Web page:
As a multiple-times winner of the Showroom of the Year Awards’ Social Media Star, the team at Montreal Lighting and Hardware knows all about maintaining a successful social media presence. With more than 19,000 followers on Facebook and 4,000 on Instagram, posting in two languages daily, E-commerce Coordinator Teneisha Collins has her hands full. But as the store’s social media manager for the last four years, she’s managed to grow the following exponentially in this time. She shared her tips to help retailers build and keep a social media following.
1. Give every post a purpose.
Before you even click “create post,” think about what you’re trying to accomplish. Are you promoting a sale? A product? An educational piece? Consider the goal of the post and how you can prompt followers to take action. “Every post should have a call to action related to that post,” Collins says. “For instance, when I create a post about an upcoming or ongoing promotion, I always include a call to action to shop, with a link to our website.”
Focus on the “social” part of social media by actively engaging with your followers.
“The mindset that ‘If you post it, they will come,’ may not yield the best results,” Collins says. “Engage with your audience through calls to action, asking questions with your posts (and responding to the comments,) seeking out related accounts to interact with, and other creative ways.” She also suggests looking beyond your own page to community pages, posts and hashtags relevant to your business.
“For instance, we can search #MtlDesign on Instagram, find some great posts by local designers and non-designers, and leave an engaged, relevant comment. By engaging with your audience, you will not only see your following gradually grow, but you’ll also see your conversion rate increase, as well.”
3. Be consistent.
Consistency across your social media will help your followers know what to expect from you. Be consistent in your tone of voice, your number of posts per week and the types of posts you share. Create a schedule to keep track of your posts, but make sure it’s easily adaptable to your needs and current events, Collins suggests. Be sure to balance your schedule, posting just enough to stay on their feeds, but not too much so as to overload it.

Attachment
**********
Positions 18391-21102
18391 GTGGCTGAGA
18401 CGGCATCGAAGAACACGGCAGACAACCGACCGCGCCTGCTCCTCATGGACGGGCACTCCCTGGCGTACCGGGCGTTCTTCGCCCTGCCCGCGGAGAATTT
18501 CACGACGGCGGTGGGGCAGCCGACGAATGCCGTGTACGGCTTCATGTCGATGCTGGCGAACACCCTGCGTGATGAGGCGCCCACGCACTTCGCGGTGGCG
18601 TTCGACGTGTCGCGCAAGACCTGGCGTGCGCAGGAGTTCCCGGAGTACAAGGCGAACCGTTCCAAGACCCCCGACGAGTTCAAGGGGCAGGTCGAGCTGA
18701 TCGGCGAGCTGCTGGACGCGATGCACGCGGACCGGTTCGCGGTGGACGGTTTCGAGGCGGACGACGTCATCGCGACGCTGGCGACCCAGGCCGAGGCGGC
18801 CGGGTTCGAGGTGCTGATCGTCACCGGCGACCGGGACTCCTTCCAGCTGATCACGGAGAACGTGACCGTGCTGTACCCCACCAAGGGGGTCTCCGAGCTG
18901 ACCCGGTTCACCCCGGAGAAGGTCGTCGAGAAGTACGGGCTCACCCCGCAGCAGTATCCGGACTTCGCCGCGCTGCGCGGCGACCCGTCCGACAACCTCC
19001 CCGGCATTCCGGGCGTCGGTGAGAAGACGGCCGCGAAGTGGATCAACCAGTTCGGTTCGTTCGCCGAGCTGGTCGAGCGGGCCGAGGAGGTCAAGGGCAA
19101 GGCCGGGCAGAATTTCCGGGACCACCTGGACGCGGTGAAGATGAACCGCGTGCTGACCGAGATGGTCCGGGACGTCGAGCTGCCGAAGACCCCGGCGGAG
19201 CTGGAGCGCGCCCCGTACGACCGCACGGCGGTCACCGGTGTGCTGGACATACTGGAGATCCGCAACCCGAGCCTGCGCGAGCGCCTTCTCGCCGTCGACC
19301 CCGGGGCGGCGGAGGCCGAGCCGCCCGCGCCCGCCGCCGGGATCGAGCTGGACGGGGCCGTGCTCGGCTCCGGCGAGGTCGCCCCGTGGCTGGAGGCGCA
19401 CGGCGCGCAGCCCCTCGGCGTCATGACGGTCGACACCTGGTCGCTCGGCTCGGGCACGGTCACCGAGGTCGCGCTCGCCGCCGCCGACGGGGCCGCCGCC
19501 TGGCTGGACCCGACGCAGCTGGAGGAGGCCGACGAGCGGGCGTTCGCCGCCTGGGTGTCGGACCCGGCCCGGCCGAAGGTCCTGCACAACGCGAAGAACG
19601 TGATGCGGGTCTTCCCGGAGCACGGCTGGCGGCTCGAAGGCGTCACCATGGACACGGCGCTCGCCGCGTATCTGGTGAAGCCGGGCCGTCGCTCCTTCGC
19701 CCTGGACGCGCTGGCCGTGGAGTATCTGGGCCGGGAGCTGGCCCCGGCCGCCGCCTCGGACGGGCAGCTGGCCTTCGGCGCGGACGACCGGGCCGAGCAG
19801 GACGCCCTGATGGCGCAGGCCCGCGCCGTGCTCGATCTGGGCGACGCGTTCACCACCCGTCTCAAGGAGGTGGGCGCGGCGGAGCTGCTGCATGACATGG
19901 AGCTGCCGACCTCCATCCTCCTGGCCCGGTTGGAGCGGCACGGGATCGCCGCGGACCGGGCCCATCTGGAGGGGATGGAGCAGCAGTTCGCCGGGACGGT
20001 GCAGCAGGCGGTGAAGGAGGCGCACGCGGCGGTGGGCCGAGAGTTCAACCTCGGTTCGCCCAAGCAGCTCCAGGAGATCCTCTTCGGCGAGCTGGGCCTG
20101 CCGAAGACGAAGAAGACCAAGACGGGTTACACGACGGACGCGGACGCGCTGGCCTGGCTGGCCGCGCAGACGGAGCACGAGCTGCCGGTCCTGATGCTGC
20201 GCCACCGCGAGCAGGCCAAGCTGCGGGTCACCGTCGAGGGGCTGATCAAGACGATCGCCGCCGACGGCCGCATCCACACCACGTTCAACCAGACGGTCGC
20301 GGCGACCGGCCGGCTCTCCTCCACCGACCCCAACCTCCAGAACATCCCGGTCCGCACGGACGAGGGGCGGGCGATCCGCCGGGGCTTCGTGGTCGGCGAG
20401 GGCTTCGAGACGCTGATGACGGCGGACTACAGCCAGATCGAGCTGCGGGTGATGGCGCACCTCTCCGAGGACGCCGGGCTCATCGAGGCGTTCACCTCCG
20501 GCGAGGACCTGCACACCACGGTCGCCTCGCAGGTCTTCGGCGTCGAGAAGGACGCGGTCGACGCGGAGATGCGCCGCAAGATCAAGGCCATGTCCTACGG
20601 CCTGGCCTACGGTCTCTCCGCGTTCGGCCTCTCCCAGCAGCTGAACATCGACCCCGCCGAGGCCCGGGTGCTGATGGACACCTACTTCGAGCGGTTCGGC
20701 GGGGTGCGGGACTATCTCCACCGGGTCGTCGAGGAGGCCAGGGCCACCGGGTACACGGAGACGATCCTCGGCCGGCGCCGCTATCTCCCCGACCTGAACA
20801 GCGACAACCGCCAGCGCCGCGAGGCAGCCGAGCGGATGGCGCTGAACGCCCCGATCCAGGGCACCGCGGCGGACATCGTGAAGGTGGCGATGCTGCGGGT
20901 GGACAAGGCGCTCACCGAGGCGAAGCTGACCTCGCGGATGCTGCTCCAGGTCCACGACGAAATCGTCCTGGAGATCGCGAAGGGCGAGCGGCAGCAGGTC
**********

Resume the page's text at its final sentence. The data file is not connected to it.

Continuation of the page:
“For instance, we typically post on Facebook four to eight times in any given week,” Collins says. “However with the overwhelming uncertainty that has surfaced worldwide due to COVID-19, we are more conscious with what we post and how often. We still want to keep our audience engaged and informed, but we also don’t want to seem like we are capitalizing on this situation or pretend as if nothing is going on in the world either.”
4. Use the tools available.
Hashtags, post schedulers and translation tools have all been helpful features for Collins, and they’re all built right into the platforms. Hashtags are a two-way street, helping others find your posts and helping you determine what people are searching for. And while many third-party tools can be helpful in social media management, Collins recently opted to use Facebook’s new Creator Studio tool for scheduling posts and cross posting between Facebook and Instagram. Facebook’s multilingual capabilities are also a big advantage for the showroom’s particular needs.
“Being in Quebec and catering to English and French audiences, everything that we post is in both languages, and we take advantage of Facebook’s nifty feature which allows us to include both languages on a post, but the end user will only see the post in the language in which they’re browsing Facebook,” she says.
5. Don’t focus on the numbers.
In the end, Collins says to take a quality-over-quantity approach to your social media. It’s great to see the follower count grow, but only if that growth translates to engagement. One third-party tool not to take advantage of? Buying followers. For genuine engagement, you need genuine followers who will interact with your content in a real way.